Connections through Architecture
  A glance shows three images of decorated building fronts built in three different cultures. A closer look suggests a relationship between them. The Kwakiutal house front is of great political significance in its community while the Abelam men’s house holds a more spiritual purpose. The Yoruba Sango shrine functions as a bridge between the two as it combines religious and political roles.  The architecture of these varied cultures is both deliberate and beautiful. Designs rely heavily on symbolism while pleasing the eye. Although many such structures exist now only in photographs and drawings, victims of fire, robbery, and development, their powerful presence remains intact, providing an alternative to much of the uninspired architecture of the present.
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Canada. Alert Bay, Kwakiutl. plank-built chief’s house. nineteenth century.
(Picture source: Jonaitis p.73)

The most politically motivated house front of the three, the plank house is decorated with a large centered painting of a thunderbird carrying off whale. Depicting a legendary animal of such strength and power is in direct relation to the owner of the house, the chief. Only he could reserve the right to use this symbolic creature. So close was this relationship that the Kwagiutal said thunder crashed whenever a clan chief passed on. A clan chief uses his thunderbird crest to assert his presige in much the same way the men of Abelam use their long yams to assert theirs.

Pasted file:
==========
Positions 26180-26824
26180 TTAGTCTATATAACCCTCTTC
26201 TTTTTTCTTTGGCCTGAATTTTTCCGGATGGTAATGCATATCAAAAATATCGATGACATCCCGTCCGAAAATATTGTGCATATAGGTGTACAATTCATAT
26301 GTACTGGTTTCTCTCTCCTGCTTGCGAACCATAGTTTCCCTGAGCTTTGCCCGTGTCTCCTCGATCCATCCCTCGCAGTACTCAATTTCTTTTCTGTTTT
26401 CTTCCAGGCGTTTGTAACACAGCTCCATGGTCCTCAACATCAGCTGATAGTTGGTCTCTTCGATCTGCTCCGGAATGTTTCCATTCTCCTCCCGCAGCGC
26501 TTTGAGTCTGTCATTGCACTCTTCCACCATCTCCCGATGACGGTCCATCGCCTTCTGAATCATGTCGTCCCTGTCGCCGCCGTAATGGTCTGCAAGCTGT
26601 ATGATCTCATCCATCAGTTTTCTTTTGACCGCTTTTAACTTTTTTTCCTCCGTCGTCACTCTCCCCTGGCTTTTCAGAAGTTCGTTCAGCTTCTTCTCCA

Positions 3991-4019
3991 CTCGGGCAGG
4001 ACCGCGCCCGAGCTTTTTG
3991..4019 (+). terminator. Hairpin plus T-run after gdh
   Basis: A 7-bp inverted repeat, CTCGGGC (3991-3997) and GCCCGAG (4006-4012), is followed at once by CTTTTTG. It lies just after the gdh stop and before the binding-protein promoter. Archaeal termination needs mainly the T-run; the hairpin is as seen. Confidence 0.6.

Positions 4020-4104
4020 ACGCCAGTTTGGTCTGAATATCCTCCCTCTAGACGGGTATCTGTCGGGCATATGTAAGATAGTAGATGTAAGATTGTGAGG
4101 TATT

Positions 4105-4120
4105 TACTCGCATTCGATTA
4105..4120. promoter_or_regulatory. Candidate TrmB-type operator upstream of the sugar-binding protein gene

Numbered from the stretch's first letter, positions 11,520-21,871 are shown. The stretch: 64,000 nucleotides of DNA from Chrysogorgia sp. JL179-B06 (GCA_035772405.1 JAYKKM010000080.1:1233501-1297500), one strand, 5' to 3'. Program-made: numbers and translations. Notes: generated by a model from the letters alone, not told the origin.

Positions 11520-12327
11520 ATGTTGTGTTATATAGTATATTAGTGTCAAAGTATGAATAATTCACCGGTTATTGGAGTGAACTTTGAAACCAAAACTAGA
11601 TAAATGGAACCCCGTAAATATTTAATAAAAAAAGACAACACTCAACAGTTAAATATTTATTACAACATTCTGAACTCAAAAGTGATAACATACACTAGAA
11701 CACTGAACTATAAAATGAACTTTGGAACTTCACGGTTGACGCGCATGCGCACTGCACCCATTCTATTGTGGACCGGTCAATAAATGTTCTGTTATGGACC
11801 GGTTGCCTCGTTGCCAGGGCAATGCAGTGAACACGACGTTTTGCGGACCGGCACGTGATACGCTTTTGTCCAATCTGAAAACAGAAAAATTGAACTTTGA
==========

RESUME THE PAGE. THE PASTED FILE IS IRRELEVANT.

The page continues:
Nigeria, Yoruba, Oyo Empire. Ibadan.  Shango shrine. Photograph taken 1910, courtesy of Frobenius Institute.
(Picture source: Drewal, Pemberton & Abiodun, p.156,fig.171).

Yoruba culture regards it political leaders, or obas, as religious leaders as well. For instance, the history of Oyo is characterized by a close relationship between the cult of Sango and the existing political system as the senior priests also held high positions in the court
(Drewal, Pemberton & Abiodun, p.166). For this reason, shrines like the one at Ibadan are constructed very much like a Yoruba palace, or Afin. The Agbeni shrine is characterized by the fifteen veranda posts that line the house front as they line the front of a king's palace.  Sometimes, the Sango shrine is connected structurally to the king's palace.
New Guinea, Abelam. Decorated Men’s House.60-80ft. Mid 20th century. Anthony Forge,1962.
(Picture source: Corbin, pl.1)

Consistent themes in Abelam art are fertility, masculine power, magic, and warrior proficiency. All these themes are represented in their men’s houses.  Sexual imagery   associated with the initiation house relates to Abelam  concern with fertility. A phallic symbol sits at the peak of the house. Sculpture on the lintel separating the lower wall from the towering triangular facade covered with bark paintings depicts a couple engaging in sexual intercourse in a feet to feet position. The small entry way at the lower right represents a woman's womb.  In celebration of their ancestors, five male spirits are depicted wearing shell necklaces just above the lintel. More examples of clan imagery can be seen in the series of male faces above those.   The pointed oval shape framing these faces is an encompassing female symbol.  Abelam belief in the supernatural is reflected in the depiction of the female witch carved near the peak.
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